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Republic of the Philippines

Supreme Court


G.R. No. 174269


versus -



Acting Chairperson,
BRION, and


August 25, 2010

We resolve the motion for reconsideration filed by respondent American
Express International, Inc. (AMEX) dated June 8, 2009,[1] seeking to reverse our
Decision datedMay 8, 2009 where we ruled that AMEX was guilty of culpable
delay in fulfilling its obligation to its cardholder petitioner Polo Pantaleon. Based
on this conclusion, we held AMEX liable for moral and exemplary damages, as
well as attorneys fees and costs of litigation.[2]

The established antecedents of the case are narrated below.

AMEX is a resident foreign corporation engaged in the business of providing
credit services through the operation of a charge card system. Pantaleon has been
an AMEX cardholder since 1980.[3]
In October 1991, Pantaleon, together with his wife (Julialinda), daughter
(Regina), and son (Adrian Roberto), went on a guided European tour. On October
25, 1991, the tour group arrived in Amsterdam. Due to their late arrival, they
postponed the tour of the city for the following day.[4]
The next day, the group began their sightseeing at around 8:50 a.m. with a
trip to the Coster Diamond House (Coster). To have enough time for take a guided
city tour ofAmsterdam before their departure scheduled on that day, the tour
group planned to leave Coster by 9:30 a.m. at the latest.
While at Coster, Mrs. Pantaleon decided to purchase some diamond pieces
worth a total of US$13,826.00. Pantaleon presented his American Express credit
card to the sales clerk to pay for this purchase. He did this at around 9:15 a.m. The
sales clerk swiped the credit card and asked Pantaleon to sign the charge slip,
which was then electronically referred to AMEXs Amsterdam office at 9:20 a.m.[5]
At around 9:40 a.m., Coster had not received approval from AMEX for the
purchase so Pantaleon asked the store clerk to cancel the sale. The store manager,
however, convinced Pantaleon to wait a few more minutes. Subsequently, the store
manager informed Pantaleon that AMEX was asking for bank references;
Pantaleon responded by giving the names of his Philippine depository banks.
At around 10 a.m., or 45 minutes after Pantaleon presented his credit card,
AMEX still had not approved the purchase. Since the city tour could not begin
until the Pantaleons were onboard the tour bus, Coster decided to release at
around 10:05 a.m. the purchased items to Pantaleon even without AMEXs
When the Pantaleons finally returned to the tour bus, they found their travel
companions visibly irritated. This irritation intensified when the tour guide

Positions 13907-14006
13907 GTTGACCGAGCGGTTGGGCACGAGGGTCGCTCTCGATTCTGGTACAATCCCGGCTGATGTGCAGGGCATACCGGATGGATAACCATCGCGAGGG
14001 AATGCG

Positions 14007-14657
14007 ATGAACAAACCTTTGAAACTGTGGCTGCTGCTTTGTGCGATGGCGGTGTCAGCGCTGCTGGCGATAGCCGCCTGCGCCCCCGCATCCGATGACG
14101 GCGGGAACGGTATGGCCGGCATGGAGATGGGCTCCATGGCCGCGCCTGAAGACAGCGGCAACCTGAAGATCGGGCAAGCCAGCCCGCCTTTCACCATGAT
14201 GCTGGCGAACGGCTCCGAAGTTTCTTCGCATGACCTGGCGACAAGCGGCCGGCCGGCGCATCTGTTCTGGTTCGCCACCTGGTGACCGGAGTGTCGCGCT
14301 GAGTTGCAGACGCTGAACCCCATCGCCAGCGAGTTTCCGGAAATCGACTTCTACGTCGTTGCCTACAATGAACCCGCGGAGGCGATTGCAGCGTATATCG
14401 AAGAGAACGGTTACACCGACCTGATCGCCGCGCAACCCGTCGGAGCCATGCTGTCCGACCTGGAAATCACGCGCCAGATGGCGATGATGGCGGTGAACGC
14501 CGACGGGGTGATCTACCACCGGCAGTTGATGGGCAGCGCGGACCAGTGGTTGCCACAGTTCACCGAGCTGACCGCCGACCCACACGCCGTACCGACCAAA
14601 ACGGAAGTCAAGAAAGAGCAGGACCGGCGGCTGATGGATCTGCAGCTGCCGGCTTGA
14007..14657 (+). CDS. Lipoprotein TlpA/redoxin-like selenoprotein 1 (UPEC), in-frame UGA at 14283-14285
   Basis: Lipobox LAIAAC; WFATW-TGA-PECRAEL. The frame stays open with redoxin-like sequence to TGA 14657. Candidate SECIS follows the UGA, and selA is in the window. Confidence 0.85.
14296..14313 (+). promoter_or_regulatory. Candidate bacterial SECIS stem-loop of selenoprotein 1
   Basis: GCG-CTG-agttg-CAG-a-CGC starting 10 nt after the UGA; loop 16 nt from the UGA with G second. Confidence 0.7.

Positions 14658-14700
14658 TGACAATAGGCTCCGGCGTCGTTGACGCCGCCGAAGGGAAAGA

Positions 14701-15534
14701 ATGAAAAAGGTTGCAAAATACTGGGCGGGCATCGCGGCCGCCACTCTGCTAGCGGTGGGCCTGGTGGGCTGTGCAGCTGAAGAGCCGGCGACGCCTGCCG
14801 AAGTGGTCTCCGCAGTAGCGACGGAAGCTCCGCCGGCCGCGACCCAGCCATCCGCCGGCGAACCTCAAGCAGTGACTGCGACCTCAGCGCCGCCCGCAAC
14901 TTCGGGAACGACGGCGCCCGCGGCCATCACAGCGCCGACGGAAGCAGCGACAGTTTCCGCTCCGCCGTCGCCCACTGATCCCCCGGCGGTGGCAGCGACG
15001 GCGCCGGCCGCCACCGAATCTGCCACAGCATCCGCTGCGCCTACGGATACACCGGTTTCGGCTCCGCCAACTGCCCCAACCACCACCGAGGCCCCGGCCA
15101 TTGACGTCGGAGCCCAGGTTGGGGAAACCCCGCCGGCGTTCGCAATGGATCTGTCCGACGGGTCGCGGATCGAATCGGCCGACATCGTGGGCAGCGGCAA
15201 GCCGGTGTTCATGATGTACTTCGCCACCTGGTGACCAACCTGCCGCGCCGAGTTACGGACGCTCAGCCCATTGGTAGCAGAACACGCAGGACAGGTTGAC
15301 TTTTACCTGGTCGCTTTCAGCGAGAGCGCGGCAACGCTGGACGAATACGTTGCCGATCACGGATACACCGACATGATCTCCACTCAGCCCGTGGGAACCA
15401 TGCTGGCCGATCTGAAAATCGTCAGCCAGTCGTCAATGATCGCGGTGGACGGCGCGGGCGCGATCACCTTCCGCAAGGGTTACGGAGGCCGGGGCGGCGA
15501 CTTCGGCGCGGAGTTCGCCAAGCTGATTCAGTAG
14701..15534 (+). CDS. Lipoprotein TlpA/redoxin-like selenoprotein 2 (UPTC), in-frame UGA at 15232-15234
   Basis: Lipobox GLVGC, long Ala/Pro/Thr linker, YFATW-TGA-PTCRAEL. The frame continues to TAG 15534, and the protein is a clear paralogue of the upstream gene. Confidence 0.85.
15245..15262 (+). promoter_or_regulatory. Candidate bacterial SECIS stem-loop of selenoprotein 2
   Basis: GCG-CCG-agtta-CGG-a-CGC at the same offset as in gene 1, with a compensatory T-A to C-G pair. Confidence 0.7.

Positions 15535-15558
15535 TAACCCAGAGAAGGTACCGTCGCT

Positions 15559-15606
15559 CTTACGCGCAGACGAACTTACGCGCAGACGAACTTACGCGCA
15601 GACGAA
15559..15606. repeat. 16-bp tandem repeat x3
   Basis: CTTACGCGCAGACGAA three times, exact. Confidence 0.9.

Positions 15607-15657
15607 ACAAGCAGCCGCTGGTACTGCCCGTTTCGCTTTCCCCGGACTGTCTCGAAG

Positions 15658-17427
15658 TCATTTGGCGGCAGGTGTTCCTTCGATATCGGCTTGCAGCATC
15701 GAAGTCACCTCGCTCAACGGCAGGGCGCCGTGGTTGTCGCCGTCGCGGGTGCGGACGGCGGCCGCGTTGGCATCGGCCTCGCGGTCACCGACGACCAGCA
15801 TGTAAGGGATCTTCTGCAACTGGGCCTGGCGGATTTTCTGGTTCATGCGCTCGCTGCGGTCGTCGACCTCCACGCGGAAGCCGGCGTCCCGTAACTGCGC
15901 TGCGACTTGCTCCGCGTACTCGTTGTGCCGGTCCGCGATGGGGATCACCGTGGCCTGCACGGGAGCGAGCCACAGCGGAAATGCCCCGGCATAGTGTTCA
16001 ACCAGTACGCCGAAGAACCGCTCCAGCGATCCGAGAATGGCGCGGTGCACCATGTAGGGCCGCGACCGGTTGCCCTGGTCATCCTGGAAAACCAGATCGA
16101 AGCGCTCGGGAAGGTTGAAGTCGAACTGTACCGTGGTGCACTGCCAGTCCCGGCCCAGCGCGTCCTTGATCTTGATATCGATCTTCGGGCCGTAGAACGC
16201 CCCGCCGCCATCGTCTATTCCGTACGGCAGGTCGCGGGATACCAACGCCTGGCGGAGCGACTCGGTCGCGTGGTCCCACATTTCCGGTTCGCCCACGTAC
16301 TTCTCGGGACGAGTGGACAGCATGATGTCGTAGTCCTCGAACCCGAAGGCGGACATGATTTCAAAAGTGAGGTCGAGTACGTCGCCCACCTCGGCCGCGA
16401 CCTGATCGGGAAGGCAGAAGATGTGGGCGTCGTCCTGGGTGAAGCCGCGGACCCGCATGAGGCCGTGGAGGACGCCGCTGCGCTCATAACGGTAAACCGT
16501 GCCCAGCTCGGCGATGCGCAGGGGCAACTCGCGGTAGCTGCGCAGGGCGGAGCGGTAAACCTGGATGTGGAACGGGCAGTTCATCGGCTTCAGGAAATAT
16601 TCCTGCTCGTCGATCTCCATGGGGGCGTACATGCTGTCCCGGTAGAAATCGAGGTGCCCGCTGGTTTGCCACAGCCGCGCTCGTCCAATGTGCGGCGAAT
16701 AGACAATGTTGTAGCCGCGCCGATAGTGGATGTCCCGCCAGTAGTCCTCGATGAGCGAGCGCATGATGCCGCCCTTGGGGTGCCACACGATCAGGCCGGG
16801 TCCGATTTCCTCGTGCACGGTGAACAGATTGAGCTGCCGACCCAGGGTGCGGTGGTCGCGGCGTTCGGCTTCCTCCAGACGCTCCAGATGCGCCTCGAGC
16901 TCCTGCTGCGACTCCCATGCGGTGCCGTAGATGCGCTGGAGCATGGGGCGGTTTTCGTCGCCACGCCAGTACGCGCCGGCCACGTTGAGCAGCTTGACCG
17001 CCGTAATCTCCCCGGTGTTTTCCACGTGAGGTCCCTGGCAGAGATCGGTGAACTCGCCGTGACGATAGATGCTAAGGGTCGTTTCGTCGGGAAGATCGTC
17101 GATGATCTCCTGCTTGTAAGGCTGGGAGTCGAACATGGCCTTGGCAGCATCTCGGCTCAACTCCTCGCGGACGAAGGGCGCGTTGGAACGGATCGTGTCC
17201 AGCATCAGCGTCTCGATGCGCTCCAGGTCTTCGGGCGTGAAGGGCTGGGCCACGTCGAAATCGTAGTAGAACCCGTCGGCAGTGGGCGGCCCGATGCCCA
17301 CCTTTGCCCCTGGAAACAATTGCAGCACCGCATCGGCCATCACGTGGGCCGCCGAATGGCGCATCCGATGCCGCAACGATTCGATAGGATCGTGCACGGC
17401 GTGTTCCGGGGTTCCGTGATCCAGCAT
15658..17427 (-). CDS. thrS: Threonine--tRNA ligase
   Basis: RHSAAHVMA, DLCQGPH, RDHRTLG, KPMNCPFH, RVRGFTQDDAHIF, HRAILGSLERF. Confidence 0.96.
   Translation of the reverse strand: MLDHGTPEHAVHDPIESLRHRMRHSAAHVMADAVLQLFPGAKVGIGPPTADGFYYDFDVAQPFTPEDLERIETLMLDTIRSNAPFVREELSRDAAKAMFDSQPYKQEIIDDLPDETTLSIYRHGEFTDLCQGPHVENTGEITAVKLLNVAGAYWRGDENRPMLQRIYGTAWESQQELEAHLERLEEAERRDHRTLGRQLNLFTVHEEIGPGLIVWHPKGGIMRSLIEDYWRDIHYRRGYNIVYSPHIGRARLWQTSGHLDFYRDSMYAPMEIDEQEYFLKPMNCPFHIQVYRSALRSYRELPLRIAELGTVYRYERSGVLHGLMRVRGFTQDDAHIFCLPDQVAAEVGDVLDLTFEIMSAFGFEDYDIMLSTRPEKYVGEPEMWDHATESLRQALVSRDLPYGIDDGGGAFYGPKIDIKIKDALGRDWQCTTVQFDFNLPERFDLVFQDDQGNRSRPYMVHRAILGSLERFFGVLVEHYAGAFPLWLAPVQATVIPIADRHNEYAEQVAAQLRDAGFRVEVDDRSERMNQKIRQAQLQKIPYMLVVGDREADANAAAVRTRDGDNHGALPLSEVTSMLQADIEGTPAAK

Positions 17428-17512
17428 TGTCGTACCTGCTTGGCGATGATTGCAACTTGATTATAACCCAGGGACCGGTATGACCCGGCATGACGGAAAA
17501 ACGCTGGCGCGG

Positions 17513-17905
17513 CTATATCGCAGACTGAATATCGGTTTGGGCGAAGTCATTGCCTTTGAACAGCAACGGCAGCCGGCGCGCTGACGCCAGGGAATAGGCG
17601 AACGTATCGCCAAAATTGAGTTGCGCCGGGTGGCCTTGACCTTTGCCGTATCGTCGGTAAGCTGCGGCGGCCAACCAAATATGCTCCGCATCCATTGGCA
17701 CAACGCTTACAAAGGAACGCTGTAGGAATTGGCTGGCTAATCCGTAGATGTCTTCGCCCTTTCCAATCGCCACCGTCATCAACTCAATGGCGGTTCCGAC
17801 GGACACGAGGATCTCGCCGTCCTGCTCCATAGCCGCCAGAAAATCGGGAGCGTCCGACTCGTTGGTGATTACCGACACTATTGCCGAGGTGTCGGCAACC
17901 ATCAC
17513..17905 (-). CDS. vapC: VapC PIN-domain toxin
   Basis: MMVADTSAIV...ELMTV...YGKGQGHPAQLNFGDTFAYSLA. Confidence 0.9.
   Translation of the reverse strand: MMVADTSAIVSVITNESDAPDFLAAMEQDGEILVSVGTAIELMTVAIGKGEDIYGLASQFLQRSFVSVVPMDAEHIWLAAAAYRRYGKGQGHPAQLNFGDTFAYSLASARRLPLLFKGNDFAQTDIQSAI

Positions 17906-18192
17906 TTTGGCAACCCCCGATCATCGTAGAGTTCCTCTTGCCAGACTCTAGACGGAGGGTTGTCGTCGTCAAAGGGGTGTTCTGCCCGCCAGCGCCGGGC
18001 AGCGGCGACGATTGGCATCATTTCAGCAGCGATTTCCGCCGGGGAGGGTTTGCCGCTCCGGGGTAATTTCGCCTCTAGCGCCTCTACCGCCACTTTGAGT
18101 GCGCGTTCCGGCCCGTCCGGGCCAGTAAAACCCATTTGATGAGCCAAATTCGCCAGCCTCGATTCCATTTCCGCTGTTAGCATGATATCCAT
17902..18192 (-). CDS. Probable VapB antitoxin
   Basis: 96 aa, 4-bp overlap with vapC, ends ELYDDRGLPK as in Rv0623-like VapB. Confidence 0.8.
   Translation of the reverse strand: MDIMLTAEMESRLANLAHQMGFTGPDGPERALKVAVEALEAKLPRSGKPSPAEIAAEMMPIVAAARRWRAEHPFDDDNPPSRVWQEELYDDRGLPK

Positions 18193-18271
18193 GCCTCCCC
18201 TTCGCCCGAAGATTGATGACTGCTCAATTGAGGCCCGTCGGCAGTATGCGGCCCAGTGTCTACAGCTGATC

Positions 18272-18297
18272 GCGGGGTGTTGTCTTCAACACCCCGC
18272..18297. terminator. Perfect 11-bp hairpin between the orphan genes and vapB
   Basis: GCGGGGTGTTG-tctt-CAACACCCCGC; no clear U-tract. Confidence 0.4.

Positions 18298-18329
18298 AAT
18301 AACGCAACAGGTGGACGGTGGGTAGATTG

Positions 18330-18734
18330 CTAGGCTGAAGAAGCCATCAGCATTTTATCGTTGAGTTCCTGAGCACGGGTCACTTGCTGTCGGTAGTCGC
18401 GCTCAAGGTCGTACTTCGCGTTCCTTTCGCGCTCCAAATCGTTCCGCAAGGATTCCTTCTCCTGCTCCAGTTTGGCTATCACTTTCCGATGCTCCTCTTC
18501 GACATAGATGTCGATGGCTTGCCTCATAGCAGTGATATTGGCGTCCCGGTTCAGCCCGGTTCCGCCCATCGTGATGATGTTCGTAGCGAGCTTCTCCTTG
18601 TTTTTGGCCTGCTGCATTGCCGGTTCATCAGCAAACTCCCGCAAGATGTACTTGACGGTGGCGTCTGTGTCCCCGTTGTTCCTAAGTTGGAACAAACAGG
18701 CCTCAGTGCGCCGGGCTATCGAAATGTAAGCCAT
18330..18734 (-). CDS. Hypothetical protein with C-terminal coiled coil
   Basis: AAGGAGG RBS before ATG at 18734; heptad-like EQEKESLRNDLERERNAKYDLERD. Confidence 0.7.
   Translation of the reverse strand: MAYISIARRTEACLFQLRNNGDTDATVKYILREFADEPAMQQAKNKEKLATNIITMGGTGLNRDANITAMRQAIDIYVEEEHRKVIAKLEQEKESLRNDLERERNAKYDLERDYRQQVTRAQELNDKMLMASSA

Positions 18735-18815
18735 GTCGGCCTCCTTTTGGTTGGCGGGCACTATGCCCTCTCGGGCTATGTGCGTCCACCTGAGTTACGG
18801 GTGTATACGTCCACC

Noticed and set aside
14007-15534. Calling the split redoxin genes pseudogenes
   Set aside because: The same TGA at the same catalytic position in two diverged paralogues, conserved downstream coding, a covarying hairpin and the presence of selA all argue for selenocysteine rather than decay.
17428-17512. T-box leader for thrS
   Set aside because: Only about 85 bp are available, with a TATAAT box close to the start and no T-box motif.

announced that they would have to cancel the tour because of lack of time as they
all had to be in Calais, Belgium by 3 p.m. to catch the ferry to London.[6]
From the records, it appears that after Pantaleons purchase was transmitted
for approval to AMEXs Amsterdam office at 9:20 a.m.; was referred to
AMEXs Manilaoffice at 9:33 a.m.; and was approved by the Manila office
at 10:19 a.m. At 10:38 a.m., AMEXs Manila office finally transmitted the
Approval Code to AMEXs Amsterdamoffice. In all, it took AMEX a total of 78
minutes to approve Pantaleons purchase and to transmit the approval to the
jewelry store.[7]
After the trip to Europe, the Pantaleon family proceeded to the United States.
Again, Pantaleon experienced delay in securing approval for purchases using his
American Express credit card on two separate occasions. He experienced the first
delay when he wanted to purchase golf equipment in the amount of US$1,475.00 at
the Richard Metz Golf Studio in New York on October 30, 1991. Another delay
occurred when he wanted to purchase childrens shoes worth US$87.00 at the
Quiency Market in Boston onNovember 3, 1991.
Upon return to Manila, Pantaleon sent AMEX a letter demanding an
apology for the humiliation and inconvenience he and his family experienced due
to the delays in obtaining approval for his credit card purchases. AMEX responded
by explaining that the delay in Amsterdam was due to the amount involved the
charged purchase of US$13,826.00 deviated from Pantaleons established charge
purchase pattern. Dissatisfied with this explanation, Pantaleon filed an action for
damages against the credit card company with the Makati City Regional Trial
Court (RTC).

On August 5, 1996, the RTC found AMEX guilty of delay, and awarded
Pantaleon P500,000.00 as moral damages, P300,000.00 as exemplary
damages, P100,000.00 as attorneys fees, and P85,233.01 as litigation expenses.
On appeal, the CA reversed the awards.[8] While the CA recognized that
delay in the nature of mora accipiendi or creditors default attended AMEXs

approval of Pantaleons purchases, it disagreed with the RTCs finding that AMEX
had breached its contract, noting that the delay was not attended by bad faith,
malice or gross negligence. The appellate court found that AMEX exercised
diligent efforts to effect the approval of Pantaleons purchases; the purchase at
Coster posed particularly a problem because it was at variance with Pantaleons
established charge pattern. As there was no proof that AMEX breached its
contract, or that it acted in a wanton, fraudulent or malevolent manner, the
appellate court ruled that AMEX could not be held liable for any form of damages.
Pantaleon questioned
on certiorari with this Court.


decision via a




In our May 8, 2009 decision, we reversed the appellate courts decision and
held that AMEX was guilty of mora solvendi, or debtors default. AMEX, as